I'm not sure I would translate API errors to UI errors at all. I would argue that all data should be validated and any error messages displayed BEFORE passing it on to an API. If for whatever reason data passes validation and gets sent to an API which subsequently fails, the API should pass back something to help a developer figure out what's going on while the user just gets some generic "it failed" message. Some API's built by the big guys out there just pass back codes you need to look up online to figure out what's going on.

I think part of the issue is that the AJAX we write isn't always meant as part of an API but as Chris said, built for a specific page. I think a good analogy for a call to an actual API would be a cfquery call. Just like we don't use cfquery errors to determine UI problems, we shouldn't expect to use API errors for that either.



Maybe you are absolutely right. The issue I keep having is that it's a real pain in the butt to have the client take structured errors and turn them into meaningful errors (for the end-user). But, maybe that pain is me just NEVER sitting down and actually trying to come up with a way to perform that translation client-side.

Maybe, one structured response is really just the way to go about it.

I wonder how this would play with session management. Right now, I make my AJAX calls to CFM pages mostly (and some CFCs); but my API definitely assumes that session is handled automatically as part of the client request.



I am not sure there is really any performance issue with converting JSON to client-based data messages. I think it's more just an effort issue - I have not sat down and figured how to do this.

I am going to assume that it can be done easily - I just need to figure out how :)


Right now, I am going to assume that all data validation is done on the server-side via the API. I am comfortable with this so far and there are things that can only be checked via the server-side anyway. As I get more comfortable with the API-architecture, I can start to move things to the client as needed.

That being said, I think we are going to have core differences in what the API should do. Not to say that I'm not open to that... just that we are starting with different assumptions.

How would you do something like a Username availability check? Would you make a different API call just for that before submitting the form data to an API call? Curious how you handle things that can only be checked server-side in conjunction with things that can also be checked client-side.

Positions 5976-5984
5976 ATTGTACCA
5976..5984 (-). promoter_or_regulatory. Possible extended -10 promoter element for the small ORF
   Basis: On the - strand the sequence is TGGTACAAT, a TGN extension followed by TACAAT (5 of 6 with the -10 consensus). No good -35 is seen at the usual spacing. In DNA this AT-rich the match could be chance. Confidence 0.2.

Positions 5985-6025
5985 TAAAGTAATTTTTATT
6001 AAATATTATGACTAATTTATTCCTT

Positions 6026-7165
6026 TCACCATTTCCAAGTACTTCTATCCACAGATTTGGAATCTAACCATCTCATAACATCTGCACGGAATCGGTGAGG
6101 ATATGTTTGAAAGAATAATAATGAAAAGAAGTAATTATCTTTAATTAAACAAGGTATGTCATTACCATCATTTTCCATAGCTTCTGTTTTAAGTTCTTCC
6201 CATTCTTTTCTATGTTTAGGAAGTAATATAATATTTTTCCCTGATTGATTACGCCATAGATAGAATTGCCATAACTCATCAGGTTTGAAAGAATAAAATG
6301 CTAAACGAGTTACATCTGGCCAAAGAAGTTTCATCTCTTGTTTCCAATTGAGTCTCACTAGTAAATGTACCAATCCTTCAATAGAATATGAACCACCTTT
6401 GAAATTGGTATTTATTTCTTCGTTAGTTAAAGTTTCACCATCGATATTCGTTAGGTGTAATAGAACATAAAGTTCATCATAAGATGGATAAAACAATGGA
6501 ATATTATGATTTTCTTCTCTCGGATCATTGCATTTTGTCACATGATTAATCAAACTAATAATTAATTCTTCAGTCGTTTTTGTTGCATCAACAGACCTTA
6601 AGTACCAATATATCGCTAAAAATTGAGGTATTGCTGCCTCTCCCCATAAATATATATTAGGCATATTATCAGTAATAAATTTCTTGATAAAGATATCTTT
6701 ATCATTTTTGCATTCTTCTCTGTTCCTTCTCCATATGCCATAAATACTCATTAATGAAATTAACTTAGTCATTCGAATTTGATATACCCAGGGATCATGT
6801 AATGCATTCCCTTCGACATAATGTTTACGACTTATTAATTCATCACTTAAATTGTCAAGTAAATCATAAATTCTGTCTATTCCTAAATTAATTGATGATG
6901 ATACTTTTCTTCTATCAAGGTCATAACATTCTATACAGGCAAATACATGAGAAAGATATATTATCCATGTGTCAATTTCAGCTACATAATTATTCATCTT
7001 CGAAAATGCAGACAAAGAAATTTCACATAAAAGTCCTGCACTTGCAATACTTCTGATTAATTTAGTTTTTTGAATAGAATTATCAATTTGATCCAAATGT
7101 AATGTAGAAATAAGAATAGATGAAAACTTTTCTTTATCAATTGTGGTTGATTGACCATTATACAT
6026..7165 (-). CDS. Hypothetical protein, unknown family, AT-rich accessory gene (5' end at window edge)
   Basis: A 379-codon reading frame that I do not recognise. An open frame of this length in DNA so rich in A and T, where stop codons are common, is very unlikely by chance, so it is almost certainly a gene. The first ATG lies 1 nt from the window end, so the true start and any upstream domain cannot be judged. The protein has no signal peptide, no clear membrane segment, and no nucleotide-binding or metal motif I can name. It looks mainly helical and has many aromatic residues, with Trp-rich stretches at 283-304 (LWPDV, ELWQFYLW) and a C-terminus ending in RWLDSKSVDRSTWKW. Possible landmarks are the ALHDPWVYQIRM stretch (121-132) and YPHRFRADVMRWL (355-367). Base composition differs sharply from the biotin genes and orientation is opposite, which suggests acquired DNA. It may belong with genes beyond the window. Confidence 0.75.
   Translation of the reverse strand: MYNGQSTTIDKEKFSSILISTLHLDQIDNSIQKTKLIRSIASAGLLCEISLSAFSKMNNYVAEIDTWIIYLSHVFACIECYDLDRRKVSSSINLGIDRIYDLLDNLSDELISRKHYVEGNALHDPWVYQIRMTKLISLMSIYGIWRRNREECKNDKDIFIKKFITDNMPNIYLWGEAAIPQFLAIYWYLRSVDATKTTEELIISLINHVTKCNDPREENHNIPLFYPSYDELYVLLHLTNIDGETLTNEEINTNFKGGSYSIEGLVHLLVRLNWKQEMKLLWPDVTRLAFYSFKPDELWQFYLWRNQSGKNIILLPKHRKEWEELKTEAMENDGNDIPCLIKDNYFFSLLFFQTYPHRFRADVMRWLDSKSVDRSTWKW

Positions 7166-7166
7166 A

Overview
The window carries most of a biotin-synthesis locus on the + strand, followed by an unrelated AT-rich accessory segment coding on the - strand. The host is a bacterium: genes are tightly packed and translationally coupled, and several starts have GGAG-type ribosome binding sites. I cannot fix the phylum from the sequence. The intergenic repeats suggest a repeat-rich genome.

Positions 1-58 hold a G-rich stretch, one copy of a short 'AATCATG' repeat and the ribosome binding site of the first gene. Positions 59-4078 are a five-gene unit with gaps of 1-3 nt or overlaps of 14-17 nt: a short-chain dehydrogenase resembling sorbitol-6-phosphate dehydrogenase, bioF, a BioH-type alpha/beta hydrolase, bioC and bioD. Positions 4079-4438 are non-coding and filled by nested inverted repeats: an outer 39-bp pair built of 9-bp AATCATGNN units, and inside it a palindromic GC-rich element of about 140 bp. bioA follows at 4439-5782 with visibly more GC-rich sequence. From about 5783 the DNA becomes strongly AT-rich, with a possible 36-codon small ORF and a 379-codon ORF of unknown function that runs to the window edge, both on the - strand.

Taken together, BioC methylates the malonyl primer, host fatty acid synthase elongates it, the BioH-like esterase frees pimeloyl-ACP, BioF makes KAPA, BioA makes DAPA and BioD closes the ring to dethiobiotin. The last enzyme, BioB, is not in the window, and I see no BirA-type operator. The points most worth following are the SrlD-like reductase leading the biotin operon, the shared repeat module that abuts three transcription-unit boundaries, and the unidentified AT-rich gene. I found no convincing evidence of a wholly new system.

Have you ever taken a look at the Facebook API? I think that they do an awesome job with it. One of the things that you will notice is that you are actually friendly on their servers. They have you send all API calls as one API call.

What I mean is that instead of sending a call for username, a call for this, a call for that, everything is sent together right at the end of the request. I am not doing a great job of describing it, but you should really take a look at it.

I would also make all of your API calls return the same data, whether you are calling internally or externally. This takes out a lot of the effort for you. Maybe you could have an optional argument that lets the app know that it is an internal call (to avoid throttling or limiting internal calls).

Brandon Hansen


You make an interesting point! Even if I did check availability first, it's possible that somebody will register the name before I store can it.

If I wanted to validate everything server side, I would create a page that just validates form fields (check if their empty etc) and another to call an API that attempts registration. If the attempted registration failed, I would tell the user that the name is taken. So I guess the way I would go about it is to try and validate as much as I could before sending it. I wouldn't really call the method to validate the form fields part of an "API," just a different way to validate my form. The only method I would make part of a Data API is the method to attempt registration.


Just to clarify, to check if the fields are empty or of the proper length, I'd use JS to pass that data to a page that validates it. This page, since it's used specificly for a particular form and not part of a Data API can return the errors however I find most convenient.


ok, the performance argument was irrelevant, especially when javascript is dealing with its native JSON format.

what i do for simple error handling (let's continue with the form submission from your original post) is just pass back formatted HTML that then gets outputted in let's say a modal jquery ui dialag. i.e. <ul><li>Username required</li><li>Password required</li></ul> etc.
if a dialog that tells you which fields are missing is enough, that is it.

of course, if you pass back a JSON string such as { username: "required", password: "required" } you can then loop over those objects, highlight the input fields, write additional information next to those fields, etc., but you have to define all this logic both to your backend and your javascript code.

you could also just send back all the javascript statements in the ajax response and run them through an eval() and be done with it as well ;D

there are so many ways to tackle all the different situations, no wonder you are wondering about how to best optimize the API for specific frontends. i guess you should just go with works best for you for the task at hand and not worry about accepted API standards or whatever


Although your post is very "where do the messages come from" centric, one of the things I noted is that your "public" API is on the same "layer" as your private API.